Two tanka in one week? What is this? Am I losing my knack for brevity?
Actually, as with the last one I wrote, this is plenty brief enough to be a haiku — twelve syllables. It just seems to work better as a five-liner, because of what it says and what it alludes to. I’m actually still not sure what to call things like this, haiku or tanka or gogyoghka or micropoems … but it probably doesn’t matter, except to obsessive-compulsive types like me.
6 thoughts on “January 5 (Dirty Snow)”
call it yours. your way. and that’s that. yick, i can smell taste and blah that dirty snow. funny how potent this is for me. …not having commented on you blog for a while, may be you were missing my lengthy ramblings – thus – a 5 liner.
Of course I was missing them, Rick. It’s been so quiet around here without you. 🙂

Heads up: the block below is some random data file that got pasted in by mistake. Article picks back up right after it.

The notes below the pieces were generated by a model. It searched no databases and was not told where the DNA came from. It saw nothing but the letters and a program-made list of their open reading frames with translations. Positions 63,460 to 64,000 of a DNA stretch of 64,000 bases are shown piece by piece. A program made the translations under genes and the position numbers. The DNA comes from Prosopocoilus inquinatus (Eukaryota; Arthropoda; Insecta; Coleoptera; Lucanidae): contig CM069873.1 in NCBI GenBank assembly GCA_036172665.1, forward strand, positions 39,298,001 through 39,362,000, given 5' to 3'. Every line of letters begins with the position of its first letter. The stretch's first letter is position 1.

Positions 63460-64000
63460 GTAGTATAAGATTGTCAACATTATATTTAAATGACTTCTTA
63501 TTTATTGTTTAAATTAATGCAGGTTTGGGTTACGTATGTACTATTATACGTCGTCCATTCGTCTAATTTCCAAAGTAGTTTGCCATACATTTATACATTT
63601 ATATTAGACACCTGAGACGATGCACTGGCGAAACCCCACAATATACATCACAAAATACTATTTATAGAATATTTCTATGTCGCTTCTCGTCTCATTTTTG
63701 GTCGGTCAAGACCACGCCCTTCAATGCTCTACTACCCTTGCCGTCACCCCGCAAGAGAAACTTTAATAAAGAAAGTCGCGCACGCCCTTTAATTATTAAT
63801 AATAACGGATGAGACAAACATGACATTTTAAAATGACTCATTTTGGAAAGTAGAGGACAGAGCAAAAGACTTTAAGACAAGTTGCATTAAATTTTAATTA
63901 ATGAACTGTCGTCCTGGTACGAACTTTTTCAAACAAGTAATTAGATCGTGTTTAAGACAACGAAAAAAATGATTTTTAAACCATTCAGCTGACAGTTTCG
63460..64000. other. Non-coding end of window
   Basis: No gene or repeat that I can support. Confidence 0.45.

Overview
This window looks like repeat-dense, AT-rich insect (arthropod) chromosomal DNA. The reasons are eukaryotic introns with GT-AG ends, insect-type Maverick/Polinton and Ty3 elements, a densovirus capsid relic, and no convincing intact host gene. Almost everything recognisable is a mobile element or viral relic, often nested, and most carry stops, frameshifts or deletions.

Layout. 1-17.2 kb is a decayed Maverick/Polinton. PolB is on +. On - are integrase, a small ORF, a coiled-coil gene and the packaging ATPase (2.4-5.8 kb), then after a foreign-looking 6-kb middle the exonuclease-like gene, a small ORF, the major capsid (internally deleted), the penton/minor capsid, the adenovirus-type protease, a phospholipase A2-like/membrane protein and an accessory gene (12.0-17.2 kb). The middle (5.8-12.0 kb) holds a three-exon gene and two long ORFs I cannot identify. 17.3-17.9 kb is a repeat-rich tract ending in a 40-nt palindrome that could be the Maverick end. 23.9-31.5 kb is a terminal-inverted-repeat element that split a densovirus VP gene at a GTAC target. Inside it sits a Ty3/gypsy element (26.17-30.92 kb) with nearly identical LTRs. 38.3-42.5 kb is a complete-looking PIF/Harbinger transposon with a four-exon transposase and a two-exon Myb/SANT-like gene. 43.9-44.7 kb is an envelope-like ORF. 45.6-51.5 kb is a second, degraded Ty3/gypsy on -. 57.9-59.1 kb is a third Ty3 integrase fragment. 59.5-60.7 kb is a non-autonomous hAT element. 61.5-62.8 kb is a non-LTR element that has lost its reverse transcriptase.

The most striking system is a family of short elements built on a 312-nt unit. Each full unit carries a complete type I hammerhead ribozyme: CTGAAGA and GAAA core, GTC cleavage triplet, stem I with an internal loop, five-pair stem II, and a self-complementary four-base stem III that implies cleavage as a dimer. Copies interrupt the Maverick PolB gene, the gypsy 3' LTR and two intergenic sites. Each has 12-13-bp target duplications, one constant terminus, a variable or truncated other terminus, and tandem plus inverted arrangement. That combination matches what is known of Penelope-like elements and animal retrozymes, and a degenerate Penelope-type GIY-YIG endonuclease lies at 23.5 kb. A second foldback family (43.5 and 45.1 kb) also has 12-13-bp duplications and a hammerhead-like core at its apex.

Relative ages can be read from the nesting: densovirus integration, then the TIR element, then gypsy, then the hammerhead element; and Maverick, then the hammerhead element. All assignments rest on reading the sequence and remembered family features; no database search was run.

Yeah, for some reason this one is really potent to me too. Maybe because there are not that many haiku that deal with unpleasant sights and sensations? And just … all that dirt. White and black. Yick and blah is right.
It happens. It happens. It’s always happening to me, too! And I’ve heard it especially from striving haiku writers, to which I belong. No haiku a day seems to them, to us, like a world folding away–which makes you a heroine at least to me because unlike you, I melt with the loam of haiku lines where you pursue them. And behold, a haiku-a-day it is!
Thanks again for keeping this up, keeping me, for one, alive in haiku!
Thanks to you for your encouragement! (And by the way, the present is in the mail. Let me know when it arrives, because I am nervous about it being detained by those pesky Customs officials.)
As far as I’m concerned, this is a haiku. And this lineation stretches out the experience and layers of the haiku through the use of half-meaning and mimesis.
I’m inclined to agree with you about it being a haiku, Michael. It has the content if not the expected shape of a haiku. Tanka is trying to do something different than this is.
Thanks for reading this so seriously.